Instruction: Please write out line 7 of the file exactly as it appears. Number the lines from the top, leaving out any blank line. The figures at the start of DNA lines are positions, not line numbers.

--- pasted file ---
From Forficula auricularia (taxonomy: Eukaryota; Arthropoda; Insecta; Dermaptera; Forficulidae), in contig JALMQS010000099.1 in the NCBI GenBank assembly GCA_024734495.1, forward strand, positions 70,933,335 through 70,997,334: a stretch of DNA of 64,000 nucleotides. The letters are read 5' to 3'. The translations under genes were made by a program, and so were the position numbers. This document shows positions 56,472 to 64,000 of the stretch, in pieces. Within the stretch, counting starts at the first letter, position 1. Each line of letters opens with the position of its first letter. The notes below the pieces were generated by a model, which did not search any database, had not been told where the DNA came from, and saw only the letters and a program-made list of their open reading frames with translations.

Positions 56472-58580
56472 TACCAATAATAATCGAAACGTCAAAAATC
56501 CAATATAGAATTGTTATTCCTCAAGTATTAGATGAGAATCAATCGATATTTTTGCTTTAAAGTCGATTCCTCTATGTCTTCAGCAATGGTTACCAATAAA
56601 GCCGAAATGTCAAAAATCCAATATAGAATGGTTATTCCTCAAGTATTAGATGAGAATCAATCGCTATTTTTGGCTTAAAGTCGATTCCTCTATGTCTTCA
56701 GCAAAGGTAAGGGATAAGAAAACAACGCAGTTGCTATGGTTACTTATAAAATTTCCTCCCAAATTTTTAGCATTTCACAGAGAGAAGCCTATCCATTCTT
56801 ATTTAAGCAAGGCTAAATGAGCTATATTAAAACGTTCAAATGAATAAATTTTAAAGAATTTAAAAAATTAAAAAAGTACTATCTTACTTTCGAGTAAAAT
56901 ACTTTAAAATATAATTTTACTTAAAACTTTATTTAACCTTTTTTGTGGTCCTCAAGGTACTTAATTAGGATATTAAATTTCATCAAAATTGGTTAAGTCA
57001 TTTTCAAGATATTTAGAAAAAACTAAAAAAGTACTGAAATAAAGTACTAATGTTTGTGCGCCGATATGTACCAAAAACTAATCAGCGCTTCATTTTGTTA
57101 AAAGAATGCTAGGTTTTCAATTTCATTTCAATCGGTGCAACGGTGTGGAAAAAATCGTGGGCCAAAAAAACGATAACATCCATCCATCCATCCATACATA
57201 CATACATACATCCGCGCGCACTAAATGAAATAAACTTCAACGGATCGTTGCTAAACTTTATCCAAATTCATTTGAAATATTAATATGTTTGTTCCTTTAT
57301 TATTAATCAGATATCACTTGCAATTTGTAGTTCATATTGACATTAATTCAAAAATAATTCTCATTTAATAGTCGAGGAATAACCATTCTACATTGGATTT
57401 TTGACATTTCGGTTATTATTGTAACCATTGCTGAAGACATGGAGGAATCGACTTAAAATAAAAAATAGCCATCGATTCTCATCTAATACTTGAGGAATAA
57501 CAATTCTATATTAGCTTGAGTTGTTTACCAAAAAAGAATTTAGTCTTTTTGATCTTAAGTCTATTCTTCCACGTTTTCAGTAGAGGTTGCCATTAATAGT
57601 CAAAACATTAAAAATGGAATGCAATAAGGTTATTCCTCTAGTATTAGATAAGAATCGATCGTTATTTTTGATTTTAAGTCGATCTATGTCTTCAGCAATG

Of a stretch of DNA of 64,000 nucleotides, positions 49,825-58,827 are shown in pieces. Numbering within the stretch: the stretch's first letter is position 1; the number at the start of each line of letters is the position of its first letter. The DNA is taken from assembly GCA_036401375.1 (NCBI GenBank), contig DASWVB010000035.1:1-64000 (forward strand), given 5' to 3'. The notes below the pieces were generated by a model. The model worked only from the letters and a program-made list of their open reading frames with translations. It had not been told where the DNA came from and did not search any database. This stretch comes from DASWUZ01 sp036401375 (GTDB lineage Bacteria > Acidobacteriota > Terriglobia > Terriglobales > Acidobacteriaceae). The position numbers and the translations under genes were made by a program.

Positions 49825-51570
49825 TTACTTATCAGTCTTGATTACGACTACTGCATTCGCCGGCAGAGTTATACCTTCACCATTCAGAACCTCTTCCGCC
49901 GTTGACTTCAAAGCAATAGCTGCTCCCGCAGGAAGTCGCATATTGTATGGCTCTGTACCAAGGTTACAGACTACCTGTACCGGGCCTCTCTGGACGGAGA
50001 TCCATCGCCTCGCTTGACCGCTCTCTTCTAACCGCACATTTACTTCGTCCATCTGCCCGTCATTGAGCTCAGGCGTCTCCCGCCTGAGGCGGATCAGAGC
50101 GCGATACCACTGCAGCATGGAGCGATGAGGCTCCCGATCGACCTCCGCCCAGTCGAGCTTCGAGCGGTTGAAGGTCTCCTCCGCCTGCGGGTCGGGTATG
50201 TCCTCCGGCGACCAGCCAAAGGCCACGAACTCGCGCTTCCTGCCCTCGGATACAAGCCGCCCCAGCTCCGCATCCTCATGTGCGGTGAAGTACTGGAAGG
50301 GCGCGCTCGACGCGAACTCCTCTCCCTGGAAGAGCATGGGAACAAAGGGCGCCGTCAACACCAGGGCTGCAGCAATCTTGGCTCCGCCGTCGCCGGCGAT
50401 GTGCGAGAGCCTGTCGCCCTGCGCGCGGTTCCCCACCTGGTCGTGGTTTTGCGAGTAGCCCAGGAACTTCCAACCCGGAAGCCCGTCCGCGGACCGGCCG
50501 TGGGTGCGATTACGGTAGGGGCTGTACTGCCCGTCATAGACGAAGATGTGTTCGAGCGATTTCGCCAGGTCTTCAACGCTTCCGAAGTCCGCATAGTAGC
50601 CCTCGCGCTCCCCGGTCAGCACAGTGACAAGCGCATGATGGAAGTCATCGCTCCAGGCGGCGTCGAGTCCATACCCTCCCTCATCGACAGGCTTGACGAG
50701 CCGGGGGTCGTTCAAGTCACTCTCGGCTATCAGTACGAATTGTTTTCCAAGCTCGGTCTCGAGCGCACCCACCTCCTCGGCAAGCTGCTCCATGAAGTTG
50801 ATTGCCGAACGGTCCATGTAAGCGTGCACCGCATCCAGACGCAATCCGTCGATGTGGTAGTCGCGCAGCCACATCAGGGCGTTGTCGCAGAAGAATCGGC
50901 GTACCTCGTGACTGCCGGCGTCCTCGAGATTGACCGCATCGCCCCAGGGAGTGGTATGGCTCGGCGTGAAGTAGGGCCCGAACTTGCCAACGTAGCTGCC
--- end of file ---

56801 ATTTAAGCAAGGCTAAATGAGCTATATTAAAACGTTCAAATGAATAAATTTTAAAGAATTTAAAAAATTAAAAAAGTACTATCTTACTTTCGAGTAAAAT